Monday, October 31, 2016

Grass and Flowers

Dear Christa--
Grass and Flowers: thoughts on Isaiah 40:6-8
“All men are like grass, and all their glory is like the flowers of the field.”
As winter approaches, the trees shed their leaves. The grass turns brown, and the flowers have spent their last blossoms. After a beautiful, lingering fall, winter in Colorado will come like summer. We’ll awake one morning and it will be here. 
Saturday we raked leaves with the boys and let them (ages 3 and 5), jump in them before Jay sucked them up in the trash can. It is a sign that summer has ended. Winter comes. And, such is life, brief and fleeting as a leaf falling from a tree.
One man, one woman, live their days as prescribed by the Lord. Yet, as a blanket of soft winter snow, the grave eventually covers it all. It may seem futile, but it isn’t. It’s the comparison that is emphasized in these verses.
The brevity of each life, even in the culmination of all peoples, stands in stark contrast to the eternal Word of God. So, if the Word is enduring, should we not seek it out?
To know the Words of the Lord, the One who has always been and always will be—the One who has brought salvation to all peoples in all times—to hear His words should be a regular practice for us.
To hear His voice is to know Him better—to experience His love and compassion for us who are as weak and fleeting as grass and flowers. Let us give Him praise.
“But the grass withers and the flowers fall, but the Word of our God stands forever.”
—the parishioner who doesn’t do anything

Tuesday, October 25, 2016

Thoughts on Isaiah

Dear Christa,

Thoughts on Isaiah

Thomas Paine, the Deist and great proponent of the Revolutionary War, used Hezekiah’s very words to rebuke and shame those who wanted to avoid war with England, the great world power of his day. He shames them for seeking only “peace and safety” in their day.

During Hezekiah’s reign, after envoys from Babylon sent flattering letters and gifts, Hezekiah shows them all of his treasures; he left nothing out.

When Isaiah the prophet tells him that all would be carried off to Babylon, including some of his own descendants, Hezekiah’s response was “There will be peace and security in my lifetime.”

How shortsighted and self-focused to only see our own fleeting life. We might expect more from a king, yet Jesus Himself is the only true righteous King. And that thought should make us realize that our concern for those we touch today—for those who will follow behind us tomorrow—is to leave a legacy of faithfulness, which they can follow and therein take hope regardless of their struggles.

Life brings individual pain to each of us. After Hezekiah’s recovery from grave illness, he states “Surely it was for my benefit that I suffered such anguish” (Is. 38:17). Perhaps, after such an ordeal, Hezekiah is too spent to seek the Lord to bring about change once again. Sometimes age brings weariness. Yet, we must pursue to the end. In the strength of God’s great mercy, we carry on.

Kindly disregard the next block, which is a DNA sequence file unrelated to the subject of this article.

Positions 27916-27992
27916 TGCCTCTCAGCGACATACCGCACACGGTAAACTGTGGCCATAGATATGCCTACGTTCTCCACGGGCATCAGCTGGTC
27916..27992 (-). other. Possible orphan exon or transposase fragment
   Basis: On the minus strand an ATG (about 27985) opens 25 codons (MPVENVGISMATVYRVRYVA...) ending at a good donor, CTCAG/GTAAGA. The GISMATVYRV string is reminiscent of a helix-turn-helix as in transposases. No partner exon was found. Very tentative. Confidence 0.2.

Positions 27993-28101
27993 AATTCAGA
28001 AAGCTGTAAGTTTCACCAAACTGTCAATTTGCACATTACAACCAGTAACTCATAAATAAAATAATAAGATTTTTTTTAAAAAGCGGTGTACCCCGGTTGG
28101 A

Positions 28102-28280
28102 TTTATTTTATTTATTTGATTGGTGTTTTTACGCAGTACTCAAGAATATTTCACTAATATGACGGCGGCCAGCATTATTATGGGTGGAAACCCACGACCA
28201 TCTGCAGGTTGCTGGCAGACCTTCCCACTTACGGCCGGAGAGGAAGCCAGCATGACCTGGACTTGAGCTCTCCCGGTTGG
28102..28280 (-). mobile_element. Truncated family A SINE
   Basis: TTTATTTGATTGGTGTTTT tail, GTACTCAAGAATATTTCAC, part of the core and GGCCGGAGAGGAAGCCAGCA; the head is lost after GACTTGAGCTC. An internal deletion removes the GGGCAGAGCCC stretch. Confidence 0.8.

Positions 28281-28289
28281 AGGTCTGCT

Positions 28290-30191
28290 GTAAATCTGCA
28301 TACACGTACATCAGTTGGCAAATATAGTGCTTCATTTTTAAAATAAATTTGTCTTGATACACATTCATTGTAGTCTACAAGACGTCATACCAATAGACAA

In the overshadowing of our own Babylon, we must walk upright in prayer to the only King who controls all things from creation to Hezekiah’s life to now and the days to come.

—the parishioner who doesn’t do anything

Friday, October 7, 2016

When the Magic Blows Away

October 7, 2016
Dear Christa—

As Joy and Shane sit in a Disney hotel room, I think the magic has blown away with the hurricane. Last night Shane waited hours in line to purchase 4 food boxes that contained 3 meals to sustain them through today. As Shane waited in line, Joy wasn’t sure how much food the boxes would contain. Thinking it might just be supper last night, they had decided they’d ration out the food for the boys and fast for a day. As Joy said, “There are plenty of people around the world who go more than a day without food.”

Her comment reminded me of something a parent who’d been to Haiti (where a hundred people died in this storm) said to Jay. She told him that while there on a missions trip this summer, a little girl said to her, “You mean you get to eat every day?” It’s been a question that’s kind of haunted me since he told me about it at the beginning of the school year.

I don’t know what today will hold for our family in Orlando. (I think it will be long.) I don’t know why such a special vacation has turned out this way. But, even in the midst of the storm, there is magic all around. It’s seen in the frost on the pumpkin and snow on Pikes Peak. The strength of an omnipotent God is revealed both literally and metaphorically as He rages up a mighty sea, and calms it down again.

There is shelter; there is food; and they are together. It might turn in to a magical day after all.
—the parishioner who doesn’t do anything